6. It's a double edged sword. There are cheap (not always uninformed) buyers that want to turn a quick profit, there are buyers with all the knowledge in the world but not the bank balance to support them. On the other side there can be extremely arrogant sellers, "If I say it is worth X it is and not a cent less" and a quick search can find the same product universally with a 0 or many missing. There was a shop I used to frequent in Stockholm. I never bought a single item - it was just amusing to see the prices. They had nothing that couldn't be purchased within walking distance but everythi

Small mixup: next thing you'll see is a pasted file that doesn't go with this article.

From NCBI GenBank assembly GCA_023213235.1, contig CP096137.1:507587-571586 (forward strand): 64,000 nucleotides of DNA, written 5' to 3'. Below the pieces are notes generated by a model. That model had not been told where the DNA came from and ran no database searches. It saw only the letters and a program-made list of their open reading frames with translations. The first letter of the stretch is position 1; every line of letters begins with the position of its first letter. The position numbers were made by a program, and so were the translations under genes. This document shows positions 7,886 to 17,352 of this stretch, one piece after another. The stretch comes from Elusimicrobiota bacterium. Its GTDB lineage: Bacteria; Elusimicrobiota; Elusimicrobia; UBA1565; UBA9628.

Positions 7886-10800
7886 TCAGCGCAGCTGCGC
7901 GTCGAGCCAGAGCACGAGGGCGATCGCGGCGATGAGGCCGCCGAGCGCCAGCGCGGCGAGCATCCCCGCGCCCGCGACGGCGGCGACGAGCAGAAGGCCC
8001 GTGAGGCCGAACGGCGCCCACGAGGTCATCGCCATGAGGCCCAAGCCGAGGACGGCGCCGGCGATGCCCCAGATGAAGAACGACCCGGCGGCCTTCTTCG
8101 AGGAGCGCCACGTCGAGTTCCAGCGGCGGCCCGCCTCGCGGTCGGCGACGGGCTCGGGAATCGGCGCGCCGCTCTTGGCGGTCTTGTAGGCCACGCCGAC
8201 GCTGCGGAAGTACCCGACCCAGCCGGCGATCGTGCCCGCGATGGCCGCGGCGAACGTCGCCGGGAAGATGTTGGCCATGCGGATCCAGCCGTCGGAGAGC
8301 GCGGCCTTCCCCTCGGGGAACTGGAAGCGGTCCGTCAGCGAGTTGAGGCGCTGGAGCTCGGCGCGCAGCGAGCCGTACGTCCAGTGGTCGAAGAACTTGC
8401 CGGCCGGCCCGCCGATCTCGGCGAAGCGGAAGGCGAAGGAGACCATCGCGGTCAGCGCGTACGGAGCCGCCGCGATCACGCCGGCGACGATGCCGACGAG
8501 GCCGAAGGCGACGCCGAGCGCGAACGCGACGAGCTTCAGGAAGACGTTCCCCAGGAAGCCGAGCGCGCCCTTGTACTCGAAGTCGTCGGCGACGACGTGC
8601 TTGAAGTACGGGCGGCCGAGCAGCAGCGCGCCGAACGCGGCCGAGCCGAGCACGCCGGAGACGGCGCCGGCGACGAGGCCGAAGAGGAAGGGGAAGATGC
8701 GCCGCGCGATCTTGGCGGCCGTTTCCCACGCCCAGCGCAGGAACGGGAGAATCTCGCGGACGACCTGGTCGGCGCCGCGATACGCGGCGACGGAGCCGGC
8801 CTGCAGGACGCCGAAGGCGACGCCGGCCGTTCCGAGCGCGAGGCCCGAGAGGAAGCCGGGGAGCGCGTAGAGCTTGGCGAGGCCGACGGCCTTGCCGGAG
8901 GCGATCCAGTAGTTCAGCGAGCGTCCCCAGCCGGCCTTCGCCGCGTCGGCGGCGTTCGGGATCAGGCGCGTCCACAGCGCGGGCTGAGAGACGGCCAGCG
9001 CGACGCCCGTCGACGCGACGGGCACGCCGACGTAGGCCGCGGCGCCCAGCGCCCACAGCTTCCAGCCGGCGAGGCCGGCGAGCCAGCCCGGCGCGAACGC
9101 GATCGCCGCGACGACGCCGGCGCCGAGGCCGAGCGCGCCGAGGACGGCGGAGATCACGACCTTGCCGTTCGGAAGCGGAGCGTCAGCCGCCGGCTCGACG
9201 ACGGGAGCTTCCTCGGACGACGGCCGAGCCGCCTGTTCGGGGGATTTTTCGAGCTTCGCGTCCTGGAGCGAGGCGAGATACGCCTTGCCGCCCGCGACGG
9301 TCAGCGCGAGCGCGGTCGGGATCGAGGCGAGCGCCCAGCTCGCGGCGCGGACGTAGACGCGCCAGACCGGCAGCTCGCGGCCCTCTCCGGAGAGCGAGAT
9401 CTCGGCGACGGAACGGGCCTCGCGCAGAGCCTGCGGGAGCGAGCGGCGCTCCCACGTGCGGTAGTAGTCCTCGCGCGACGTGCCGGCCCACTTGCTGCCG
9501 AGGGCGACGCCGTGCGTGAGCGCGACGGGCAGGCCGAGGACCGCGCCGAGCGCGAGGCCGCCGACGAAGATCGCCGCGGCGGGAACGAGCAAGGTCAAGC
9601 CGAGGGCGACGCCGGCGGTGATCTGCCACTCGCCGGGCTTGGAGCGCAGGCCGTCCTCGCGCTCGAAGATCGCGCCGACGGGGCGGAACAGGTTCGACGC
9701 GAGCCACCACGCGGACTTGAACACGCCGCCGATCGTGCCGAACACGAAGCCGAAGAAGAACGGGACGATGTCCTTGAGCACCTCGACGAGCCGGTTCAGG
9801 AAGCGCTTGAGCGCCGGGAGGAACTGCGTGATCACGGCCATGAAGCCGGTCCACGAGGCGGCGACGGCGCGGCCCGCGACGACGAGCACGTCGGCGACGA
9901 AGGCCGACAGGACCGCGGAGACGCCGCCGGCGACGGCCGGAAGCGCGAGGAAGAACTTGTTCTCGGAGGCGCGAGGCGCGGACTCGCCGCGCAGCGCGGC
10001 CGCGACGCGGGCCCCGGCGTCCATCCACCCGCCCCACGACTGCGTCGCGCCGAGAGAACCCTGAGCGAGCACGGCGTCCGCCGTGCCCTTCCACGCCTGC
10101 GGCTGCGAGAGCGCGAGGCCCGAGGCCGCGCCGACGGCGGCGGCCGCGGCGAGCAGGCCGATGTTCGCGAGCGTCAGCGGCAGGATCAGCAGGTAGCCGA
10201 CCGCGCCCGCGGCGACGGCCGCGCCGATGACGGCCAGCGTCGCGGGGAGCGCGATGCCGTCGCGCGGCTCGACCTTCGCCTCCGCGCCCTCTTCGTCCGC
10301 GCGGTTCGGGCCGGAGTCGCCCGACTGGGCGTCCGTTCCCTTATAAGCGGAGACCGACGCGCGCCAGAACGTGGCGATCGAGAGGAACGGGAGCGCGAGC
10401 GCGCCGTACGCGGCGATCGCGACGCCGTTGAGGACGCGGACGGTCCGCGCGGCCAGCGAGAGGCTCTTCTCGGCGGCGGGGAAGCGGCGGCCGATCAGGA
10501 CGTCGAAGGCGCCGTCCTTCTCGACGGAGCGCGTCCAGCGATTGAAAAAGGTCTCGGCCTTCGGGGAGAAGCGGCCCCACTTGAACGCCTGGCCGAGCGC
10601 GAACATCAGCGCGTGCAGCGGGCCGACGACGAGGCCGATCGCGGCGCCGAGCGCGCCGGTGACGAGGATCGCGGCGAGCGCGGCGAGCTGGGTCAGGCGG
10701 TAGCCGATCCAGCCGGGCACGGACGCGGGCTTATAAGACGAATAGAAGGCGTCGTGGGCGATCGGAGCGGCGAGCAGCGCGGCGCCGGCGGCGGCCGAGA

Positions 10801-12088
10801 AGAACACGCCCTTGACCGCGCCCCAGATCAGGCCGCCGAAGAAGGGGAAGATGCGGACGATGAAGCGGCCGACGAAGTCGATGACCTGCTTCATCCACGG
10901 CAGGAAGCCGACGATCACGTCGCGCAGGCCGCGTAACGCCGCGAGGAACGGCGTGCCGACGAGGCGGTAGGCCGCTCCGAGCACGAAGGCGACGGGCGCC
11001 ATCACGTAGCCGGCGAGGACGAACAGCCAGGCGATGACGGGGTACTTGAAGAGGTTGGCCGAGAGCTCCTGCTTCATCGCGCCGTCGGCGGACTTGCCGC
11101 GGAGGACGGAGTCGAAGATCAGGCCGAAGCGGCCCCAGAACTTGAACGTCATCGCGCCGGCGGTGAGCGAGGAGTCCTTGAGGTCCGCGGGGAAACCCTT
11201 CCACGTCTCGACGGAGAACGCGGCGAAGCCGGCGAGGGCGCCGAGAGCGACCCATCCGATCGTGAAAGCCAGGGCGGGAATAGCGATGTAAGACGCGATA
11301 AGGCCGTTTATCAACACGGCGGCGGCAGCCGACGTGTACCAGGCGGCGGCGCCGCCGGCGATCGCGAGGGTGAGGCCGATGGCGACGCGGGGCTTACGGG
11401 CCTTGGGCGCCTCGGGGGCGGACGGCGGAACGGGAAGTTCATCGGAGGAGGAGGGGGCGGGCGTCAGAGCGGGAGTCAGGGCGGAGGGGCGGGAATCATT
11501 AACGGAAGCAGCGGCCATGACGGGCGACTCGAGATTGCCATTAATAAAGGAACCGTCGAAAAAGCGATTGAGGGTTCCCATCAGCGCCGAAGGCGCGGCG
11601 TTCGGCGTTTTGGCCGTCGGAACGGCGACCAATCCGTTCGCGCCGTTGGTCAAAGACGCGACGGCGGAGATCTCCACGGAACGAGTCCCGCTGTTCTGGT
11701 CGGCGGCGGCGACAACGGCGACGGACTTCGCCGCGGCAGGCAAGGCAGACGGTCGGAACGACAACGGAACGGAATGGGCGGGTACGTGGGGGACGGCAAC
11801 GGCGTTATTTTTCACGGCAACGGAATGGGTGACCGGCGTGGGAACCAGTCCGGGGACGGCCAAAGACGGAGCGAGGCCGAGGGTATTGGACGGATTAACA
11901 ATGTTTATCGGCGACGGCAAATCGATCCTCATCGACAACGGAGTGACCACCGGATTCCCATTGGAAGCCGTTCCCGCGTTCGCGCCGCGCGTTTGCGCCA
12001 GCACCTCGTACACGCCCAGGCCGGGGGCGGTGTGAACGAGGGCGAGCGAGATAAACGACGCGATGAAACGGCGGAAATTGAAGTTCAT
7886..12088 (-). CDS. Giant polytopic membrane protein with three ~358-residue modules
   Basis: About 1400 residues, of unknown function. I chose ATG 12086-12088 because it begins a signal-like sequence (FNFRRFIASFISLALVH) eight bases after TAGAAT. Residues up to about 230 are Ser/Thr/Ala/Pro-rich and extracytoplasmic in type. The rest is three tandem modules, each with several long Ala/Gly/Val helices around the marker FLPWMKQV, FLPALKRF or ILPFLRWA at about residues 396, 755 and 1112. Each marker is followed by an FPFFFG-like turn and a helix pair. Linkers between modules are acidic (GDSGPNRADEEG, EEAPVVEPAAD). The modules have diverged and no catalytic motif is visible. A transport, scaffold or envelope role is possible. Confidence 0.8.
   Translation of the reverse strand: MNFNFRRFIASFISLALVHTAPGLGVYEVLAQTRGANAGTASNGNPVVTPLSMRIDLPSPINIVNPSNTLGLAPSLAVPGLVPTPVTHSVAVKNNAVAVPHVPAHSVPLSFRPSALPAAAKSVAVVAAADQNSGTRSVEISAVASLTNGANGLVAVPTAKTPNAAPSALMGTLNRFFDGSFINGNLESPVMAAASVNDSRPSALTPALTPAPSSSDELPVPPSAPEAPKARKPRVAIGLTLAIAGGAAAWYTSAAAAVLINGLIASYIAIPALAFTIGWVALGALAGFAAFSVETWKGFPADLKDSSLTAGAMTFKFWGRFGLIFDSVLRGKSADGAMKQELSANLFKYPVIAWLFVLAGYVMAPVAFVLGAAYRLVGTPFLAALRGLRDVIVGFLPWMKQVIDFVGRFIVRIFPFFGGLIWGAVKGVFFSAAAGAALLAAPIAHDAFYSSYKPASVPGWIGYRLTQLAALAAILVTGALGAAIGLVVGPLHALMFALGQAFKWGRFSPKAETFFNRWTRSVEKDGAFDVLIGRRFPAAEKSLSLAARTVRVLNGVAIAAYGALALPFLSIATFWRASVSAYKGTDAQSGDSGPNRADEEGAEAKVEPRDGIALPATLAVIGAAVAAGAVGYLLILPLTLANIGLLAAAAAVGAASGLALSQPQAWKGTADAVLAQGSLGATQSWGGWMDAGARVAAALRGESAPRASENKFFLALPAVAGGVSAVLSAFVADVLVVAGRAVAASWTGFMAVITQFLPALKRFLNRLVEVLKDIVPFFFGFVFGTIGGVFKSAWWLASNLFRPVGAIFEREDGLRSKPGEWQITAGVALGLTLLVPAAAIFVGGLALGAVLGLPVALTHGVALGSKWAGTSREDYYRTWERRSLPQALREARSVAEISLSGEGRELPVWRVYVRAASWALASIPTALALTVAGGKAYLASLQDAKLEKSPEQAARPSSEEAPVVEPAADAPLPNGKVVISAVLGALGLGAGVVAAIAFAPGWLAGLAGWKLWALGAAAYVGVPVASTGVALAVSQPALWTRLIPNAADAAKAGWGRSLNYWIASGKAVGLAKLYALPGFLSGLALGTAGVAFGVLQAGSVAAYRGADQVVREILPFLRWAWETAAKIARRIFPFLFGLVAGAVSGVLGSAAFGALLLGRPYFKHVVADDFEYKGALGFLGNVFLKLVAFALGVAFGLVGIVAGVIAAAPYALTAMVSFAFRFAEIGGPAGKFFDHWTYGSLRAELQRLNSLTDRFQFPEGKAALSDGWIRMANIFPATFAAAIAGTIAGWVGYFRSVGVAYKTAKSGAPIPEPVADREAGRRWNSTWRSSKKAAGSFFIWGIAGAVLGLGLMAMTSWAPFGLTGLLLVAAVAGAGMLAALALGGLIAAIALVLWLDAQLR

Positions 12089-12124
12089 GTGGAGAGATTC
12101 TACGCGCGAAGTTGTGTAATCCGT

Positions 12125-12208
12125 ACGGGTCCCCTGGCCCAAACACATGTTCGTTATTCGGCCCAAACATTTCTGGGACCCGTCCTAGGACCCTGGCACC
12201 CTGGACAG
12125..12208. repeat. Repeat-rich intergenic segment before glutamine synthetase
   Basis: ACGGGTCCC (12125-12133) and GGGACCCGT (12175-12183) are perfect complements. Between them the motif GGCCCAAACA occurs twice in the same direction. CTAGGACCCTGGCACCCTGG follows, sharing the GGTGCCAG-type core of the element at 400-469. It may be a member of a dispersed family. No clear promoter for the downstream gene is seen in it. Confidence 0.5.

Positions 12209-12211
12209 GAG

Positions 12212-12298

7. How much you value something and how much you are willing to pay are two different things.... There are some things I own that I would never part with, yet if they were in other hands and up for auction wouldn't get a bid. It can be amusing how greedy people can get. Personally I would rather give something away than even consider debating price. A good example I have. A few years ago my colonel was talking to me about his interest in displaying helmets in a glass case in the barracks. He had two desires and was rather liberal with me about how much he wanted them and how costly they w